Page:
3. Lower price support to close to the free market price of tobacco with significant modification of the tobacco program. Lowering price supports to below the price that U.S. tobacco would sell for with unregulated production likely would cause exports to rebound and domestic cigarette manufacturers to increase use of U.S. tobacco even if U.S. tobacco has little remaining market power in the world tobacco market. Price would decline to the free market price for tobacco, probably in the range of $1.10 to $1.30 per pound for U.S. flue-cured tobacco. U.S. tobacco production and sales would increase significantly. Expanded U.S. tobacco production would take world market share away from foreign tobacco producers, such as Zimbabwe with little effect on total tobacco consumption.Maintaining price supports at some level below expected market price would provide a safety net for farmers when world tobacco prices fell unexpectedly. This would be an important feature of this option, since world tobacco prices can be very volatile. Figure 1 illustrates the volatility of Zimbabwean versus U.S. tobacco prices. Payments equaling support price minus market price could be made to tobacco farmers during periods when market price dropped below support prices. Tobacco would be allowed to clear the market at world prices. No cooperative would be needed to purchase tobacco not bringing support price. This option is similar to the loan deficiency payment feature of government programs for cotton, soybeans, and grains where a payment can be made to farmers when market prices fall below preset loan rates. This option is also similar to the European Union=s program for tobacco farmers.Some level of production controls might be desirable under such an option. If support price is set too high or production costs fall due to rapid technological change then production and consequently farmer payments could become large. Production controls would prevent production from expanding more than is desirable by policy makers concerned about program costs and by health advocates concerned about expanding U.S. tobacco production. Under such a program the right to produce tobacco only would be held by active tobacco growers.Such a program could not operate effectively with the only funding source being assessments on sales of tobacco. A continuing external funding source for farmer payments, as is the case with other farm programs, would be required. Quota and the associated economic returns as are known under the current program would be eliminated under this option. Total grower earnings on management and fixed assets would increase as production increased. Depending on how much price declined and how production rights were allocated under this option, considerable structural change could occur at the farm level, including significant consolidation of farms and changes in location of production.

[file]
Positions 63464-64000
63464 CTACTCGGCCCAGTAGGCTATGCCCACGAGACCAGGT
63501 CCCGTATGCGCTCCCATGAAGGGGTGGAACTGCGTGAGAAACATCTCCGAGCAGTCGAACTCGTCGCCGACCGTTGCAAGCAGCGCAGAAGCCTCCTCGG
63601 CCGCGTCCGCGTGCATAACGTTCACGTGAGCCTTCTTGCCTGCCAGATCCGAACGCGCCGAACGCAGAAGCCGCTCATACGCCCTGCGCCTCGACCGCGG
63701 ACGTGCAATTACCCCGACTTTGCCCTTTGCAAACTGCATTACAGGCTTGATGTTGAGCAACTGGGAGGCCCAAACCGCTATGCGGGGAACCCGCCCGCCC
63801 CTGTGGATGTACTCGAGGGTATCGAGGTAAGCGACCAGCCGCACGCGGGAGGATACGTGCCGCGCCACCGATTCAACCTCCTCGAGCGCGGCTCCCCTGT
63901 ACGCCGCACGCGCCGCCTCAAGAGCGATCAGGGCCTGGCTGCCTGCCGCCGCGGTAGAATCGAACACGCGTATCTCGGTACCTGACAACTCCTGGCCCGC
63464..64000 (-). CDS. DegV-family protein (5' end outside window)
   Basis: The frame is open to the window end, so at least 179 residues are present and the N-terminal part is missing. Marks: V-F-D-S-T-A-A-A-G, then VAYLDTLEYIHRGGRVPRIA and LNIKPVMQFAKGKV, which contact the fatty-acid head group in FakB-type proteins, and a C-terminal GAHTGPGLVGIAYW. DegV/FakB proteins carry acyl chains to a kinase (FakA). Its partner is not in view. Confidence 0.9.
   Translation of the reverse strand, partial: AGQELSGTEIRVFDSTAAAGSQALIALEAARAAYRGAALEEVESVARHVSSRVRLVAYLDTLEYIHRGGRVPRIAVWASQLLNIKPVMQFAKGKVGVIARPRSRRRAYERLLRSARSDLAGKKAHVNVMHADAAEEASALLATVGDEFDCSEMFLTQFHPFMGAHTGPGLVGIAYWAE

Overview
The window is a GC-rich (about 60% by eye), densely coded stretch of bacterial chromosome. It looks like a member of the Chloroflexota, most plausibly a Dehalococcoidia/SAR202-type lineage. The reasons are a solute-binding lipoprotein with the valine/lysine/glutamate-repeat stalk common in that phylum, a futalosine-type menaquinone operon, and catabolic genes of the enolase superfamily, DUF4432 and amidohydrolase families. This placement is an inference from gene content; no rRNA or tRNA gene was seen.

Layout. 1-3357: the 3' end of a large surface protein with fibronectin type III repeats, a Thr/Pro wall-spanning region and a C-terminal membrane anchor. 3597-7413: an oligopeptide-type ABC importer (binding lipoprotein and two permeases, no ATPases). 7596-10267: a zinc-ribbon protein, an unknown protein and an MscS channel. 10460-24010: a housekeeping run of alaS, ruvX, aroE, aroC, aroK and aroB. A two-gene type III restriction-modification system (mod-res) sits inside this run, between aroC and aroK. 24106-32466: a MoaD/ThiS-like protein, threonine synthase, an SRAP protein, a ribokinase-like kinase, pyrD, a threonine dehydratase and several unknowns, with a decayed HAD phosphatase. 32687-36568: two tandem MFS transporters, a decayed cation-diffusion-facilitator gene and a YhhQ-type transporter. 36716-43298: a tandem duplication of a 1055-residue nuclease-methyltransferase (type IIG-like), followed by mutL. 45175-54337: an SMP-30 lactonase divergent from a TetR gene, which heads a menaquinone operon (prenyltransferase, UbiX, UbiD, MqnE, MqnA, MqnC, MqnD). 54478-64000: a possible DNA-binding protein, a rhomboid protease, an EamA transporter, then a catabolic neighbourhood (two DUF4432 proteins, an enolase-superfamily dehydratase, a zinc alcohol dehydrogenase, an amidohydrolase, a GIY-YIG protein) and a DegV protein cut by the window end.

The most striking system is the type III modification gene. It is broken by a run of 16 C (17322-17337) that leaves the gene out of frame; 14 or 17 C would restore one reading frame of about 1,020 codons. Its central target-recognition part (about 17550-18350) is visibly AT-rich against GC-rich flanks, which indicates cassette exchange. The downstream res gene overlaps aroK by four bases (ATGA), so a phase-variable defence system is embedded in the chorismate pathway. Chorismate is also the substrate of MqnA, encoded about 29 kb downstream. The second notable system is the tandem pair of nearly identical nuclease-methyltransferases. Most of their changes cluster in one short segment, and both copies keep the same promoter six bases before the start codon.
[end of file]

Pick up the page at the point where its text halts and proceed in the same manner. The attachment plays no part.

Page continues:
4. Segment tobacco sales into export and domestic markets with different prices. Theoretically, returns to quota owners could be maximized by enforcing a quota on domestic sales of tobacco to force a higher price in the less price sensitive market for U.S. consumption and allowing greater sales and lower price in the more price sensitive export market. The U.S. peanut program has operated in such a manner for over 20 years. The problems associated with such an option are that strict import controls on tobacco must be enforced to prevent lower priced export tobacco or products made from export tobacco from reentering the U.S. Strict import controls are difficult to enforce and may be impossible to implement under the current rules of the World Trade Organization. These problems currently threaten the effectiveness and continuation of the U.S. peanut program.